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A feasible central limit theory for realised volatility under leverage

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  • Ole E. Barndorff-Nielsen
  • Neil Shephard

Abstract

In this note we show that the feasible central limit theory for realised volatility and realised covariation recently developed by Barndorff-Nielsen and Shephard applies under arbitrary diffusion based leverage effects. Results from a simulation experiment suggest that the feasible version of the limit theory performs well in practice.

Suggested Citation

  • Ole E. Barndorff-Nielsen & Neil Shephard, 2004. "A feasible central limit theory for realised volatility under leverage," OFRC Working Papers Series 2004fe03, Oxford Financial Research Centre.
  • Handle: RePEc:sbs:wpsefe:2004fe03
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    References listed on IDEAS

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    1. Nour Meddahi, 2002. "A theoretical comparison between integrated and realized volatility," Journal of Applied Econometrics, John Wiley & Sons, Ltd., vol. 17(5), pages 479-508.
    2. Ghysels, E. & Harvey, A. & Renault, E., 1995. "Stochastic Volatility," Papers 95.400, Toulouse - GREMAQ.
    3. Ole E. Barndorff-Nielsen & Shephard, 2002. "Econometric analysis of realized volatility and its use in estimating stochastic volatility models," Journal of the Royal Statistical Society Series B, Royal Statistical Society, vol. 64(2), pages 253-280.
    4. Ole E. Barndorff-Nielsen & Neil Shephard, 2001. "Econometric Analysis of Realised Covariation: High Frequency Covariance, Regression and Correlation in Financial Economics," Economics Papers 2002-W13, Economics Group, Nuffield College, University of Oxford, revised 18 Mar 2002.
    5. Neil Shephard, 2005. "Stochastic Volatility," Economics Papers 2005-W17, Economics Group, Nuffield College, University of Oxford.
    6. Torben G. Andersen & Tim Bollerslev & Francis X. Diebold & Paul Labys, 2003. "Modeling and Forecasting Realized Volatility," Econometrica, Econometric Society, vol. 71(2), pages 579-625, March.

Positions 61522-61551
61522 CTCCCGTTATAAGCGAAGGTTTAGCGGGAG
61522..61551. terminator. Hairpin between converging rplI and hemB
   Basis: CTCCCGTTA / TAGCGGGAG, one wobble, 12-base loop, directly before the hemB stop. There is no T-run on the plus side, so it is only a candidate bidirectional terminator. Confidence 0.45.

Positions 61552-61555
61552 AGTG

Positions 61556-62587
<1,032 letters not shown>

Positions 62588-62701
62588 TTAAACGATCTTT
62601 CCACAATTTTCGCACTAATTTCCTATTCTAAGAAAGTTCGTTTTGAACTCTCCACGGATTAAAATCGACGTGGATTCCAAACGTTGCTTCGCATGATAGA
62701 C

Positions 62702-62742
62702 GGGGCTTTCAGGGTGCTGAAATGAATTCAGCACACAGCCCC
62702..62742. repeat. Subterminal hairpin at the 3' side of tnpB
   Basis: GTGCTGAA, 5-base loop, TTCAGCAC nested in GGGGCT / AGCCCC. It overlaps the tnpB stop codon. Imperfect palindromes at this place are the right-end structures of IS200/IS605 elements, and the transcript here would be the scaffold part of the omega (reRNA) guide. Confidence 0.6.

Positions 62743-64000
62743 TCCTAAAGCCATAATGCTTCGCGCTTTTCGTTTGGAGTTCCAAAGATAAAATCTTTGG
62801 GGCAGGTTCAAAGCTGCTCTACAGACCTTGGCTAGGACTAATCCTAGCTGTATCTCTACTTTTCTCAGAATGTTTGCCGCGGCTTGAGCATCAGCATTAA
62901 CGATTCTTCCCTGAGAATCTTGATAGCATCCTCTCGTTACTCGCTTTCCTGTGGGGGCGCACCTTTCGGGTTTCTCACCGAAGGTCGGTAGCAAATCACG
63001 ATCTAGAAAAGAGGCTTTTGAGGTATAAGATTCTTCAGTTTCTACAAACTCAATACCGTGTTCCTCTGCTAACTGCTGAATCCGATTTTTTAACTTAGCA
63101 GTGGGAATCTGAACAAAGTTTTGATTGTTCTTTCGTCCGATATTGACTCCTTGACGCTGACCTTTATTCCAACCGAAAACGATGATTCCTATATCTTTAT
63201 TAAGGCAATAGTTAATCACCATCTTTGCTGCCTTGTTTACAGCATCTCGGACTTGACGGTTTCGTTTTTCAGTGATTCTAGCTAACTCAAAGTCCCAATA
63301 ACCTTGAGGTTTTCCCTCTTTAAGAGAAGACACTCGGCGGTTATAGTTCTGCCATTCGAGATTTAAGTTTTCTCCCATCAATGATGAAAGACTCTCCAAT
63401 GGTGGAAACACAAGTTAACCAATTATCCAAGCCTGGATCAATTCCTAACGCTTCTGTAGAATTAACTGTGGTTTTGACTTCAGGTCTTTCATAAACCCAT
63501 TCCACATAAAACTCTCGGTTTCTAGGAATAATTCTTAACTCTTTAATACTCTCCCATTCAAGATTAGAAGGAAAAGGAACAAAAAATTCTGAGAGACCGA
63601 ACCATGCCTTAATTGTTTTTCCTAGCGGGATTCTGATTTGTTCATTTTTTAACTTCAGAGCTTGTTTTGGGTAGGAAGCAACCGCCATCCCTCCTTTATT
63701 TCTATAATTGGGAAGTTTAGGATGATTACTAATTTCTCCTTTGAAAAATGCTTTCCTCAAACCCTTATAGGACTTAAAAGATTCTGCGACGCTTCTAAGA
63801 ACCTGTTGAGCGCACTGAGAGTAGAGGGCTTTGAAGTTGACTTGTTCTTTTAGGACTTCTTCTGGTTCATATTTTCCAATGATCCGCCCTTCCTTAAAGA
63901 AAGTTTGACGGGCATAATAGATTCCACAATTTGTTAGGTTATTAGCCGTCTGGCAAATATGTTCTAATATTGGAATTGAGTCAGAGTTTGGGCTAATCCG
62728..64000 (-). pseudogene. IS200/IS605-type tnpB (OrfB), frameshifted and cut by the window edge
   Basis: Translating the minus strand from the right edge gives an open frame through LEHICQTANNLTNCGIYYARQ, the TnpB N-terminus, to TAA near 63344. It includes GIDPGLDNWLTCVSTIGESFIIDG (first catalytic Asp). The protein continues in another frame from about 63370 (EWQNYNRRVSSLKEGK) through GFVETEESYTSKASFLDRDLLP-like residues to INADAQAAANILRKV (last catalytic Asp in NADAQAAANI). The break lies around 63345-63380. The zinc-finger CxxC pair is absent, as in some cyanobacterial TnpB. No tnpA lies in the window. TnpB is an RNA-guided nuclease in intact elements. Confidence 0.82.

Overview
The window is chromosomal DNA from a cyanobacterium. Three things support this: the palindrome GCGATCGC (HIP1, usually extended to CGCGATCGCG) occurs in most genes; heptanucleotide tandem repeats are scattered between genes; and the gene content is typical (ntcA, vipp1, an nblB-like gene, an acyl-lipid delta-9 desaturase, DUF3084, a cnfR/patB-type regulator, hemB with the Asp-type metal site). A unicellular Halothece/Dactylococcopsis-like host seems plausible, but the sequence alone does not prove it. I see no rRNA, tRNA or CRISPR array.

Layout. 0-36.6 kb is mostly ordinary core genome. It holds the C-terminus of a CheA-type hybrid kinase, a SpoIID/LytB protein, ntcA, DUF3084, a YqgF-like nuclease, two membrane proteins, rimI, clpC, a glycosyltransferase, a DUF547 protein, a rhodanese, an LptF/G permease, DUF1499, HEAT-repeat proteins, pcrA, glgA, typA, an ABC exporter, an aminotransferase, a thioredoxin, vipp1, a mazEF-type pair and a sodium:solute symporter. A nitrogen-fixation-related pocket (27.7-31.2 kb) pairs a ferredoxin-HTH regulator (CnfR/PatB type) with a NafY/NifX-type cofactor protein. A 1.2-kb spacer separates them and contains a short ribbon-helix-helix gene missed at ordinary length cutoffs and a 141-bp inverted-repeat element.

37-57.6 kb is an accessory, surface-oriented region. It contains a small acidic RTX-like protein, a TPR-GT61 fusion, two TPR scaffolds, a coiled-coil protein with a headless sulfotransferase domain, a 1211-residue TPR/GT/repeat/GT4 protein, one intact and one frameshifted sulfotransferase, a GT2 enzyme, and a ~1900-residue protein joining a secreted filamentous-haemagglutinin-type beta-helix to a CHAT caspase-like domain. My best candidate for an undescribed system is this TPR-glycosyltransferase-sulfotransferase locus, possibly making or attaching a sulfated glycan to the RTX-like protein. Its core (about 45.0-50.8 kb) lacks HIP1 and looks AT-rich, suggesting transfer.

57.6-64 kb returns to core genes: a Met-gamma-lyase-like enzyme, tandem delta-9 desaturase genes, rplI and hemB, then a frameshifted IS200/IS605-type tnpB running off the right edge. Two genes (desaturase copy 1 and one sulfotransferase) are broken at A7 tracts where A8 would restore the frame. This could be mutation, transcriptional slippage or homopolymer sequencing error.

7. Torben G. ANDERSEN & Tim BOLLERSLEV & Nour MEDDAHI, 2002. "Correcting The Errors : A Note On Volatility Forecast Evaluation Based On High-Frequency Data And Realized Volatilities," Cahiers de recherche 21-2002, Centre interuniversitaire de recherche en économie quantitative, CIREQ.
    8. Andersen, Torben G. & Bollerslev, Tim & Diebold, Francis X. & Ebens, Heiko, 2001. "The distribution of realized stock return volatility," Journal of Financial Economics, Elsevier, vol. 61(1), pages 43-76, July.
    9. Meddahi, Nour & Mykland, Per & Shephard, Neil, 2011. "Realized Volatility," Journal of Econometrics, Elsevier, vol. 160(1), pages 1-1, January.
    10. Andreou, Elena & Ghysels, Eric, 2002. "Rolling-Sample Volatility Estimators: Some New Theoretical, Simulation, and Empirical Results," Journal of Business & Economic Statistics, American Statistical Association, vol. 20(3), pages 363-376, July.
    11. Ole E. Barndorff-Nielsen & Neil Shephard, 2001. "How accurate is the asymptotic approximation to the distribution of realised volatility?," Economics Papers 2001-W16, Economics Group, Nuffield College, University of Oxford.
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    Cited by:

    1. Ole E. Barndorff-Nielsen & Neil Shephard, 2006. "Econometrics of Testing for Jumps in Financial Economics Using Bipower Variation," Journal of Financial Econometrics, Society for Financial Econometrics, vol. 4(1), pages 1-30.
    2. Bollerslev, Tim & Gibson, Michael & Zhou, Hao, 2011. "Dynamic estimation of volatility risk premia and investor risk aversion from option-implied and realized volatilities," Journal of Econometrics, Elsevier, vol. 160(1), pages 235-245, January.
    3. Bollerslev, Tim & Zhou, Hao, 2006. "Volatility puzzles: a simple framework for gauging return-volatility regressions," Journal of Econometrics, Elsevier, vol. 131(1-2), pages 123-150.
    4. Basel Awartani & Valentina Corradi, 2004. "Testing and Modelling Market Microstructure Effects with an Application to the Dow Jones Industrial Average," Econometric Society 2004 North American Summer Meetings 487, Econometric Society.
    5. Tao, Minjing & Wang, Yahzen & Yao, Qiwei & Zou, Jian, 2011. "Large volatility matrix inference via combining low-frequency and high-frequency approaches," LSE Research Online Documents on Economics 39321, London School of Economics and Political Science, LSE Library.
    6. Walter Distaso & Basel Awartani & Valentina Corradi, 2004. "Testing and Modelling Market Microstructure Effects with an Application to the Dow Jones Industrial Average," Econometric Society 2004 Australasian Meetings 273, Econometric Society.

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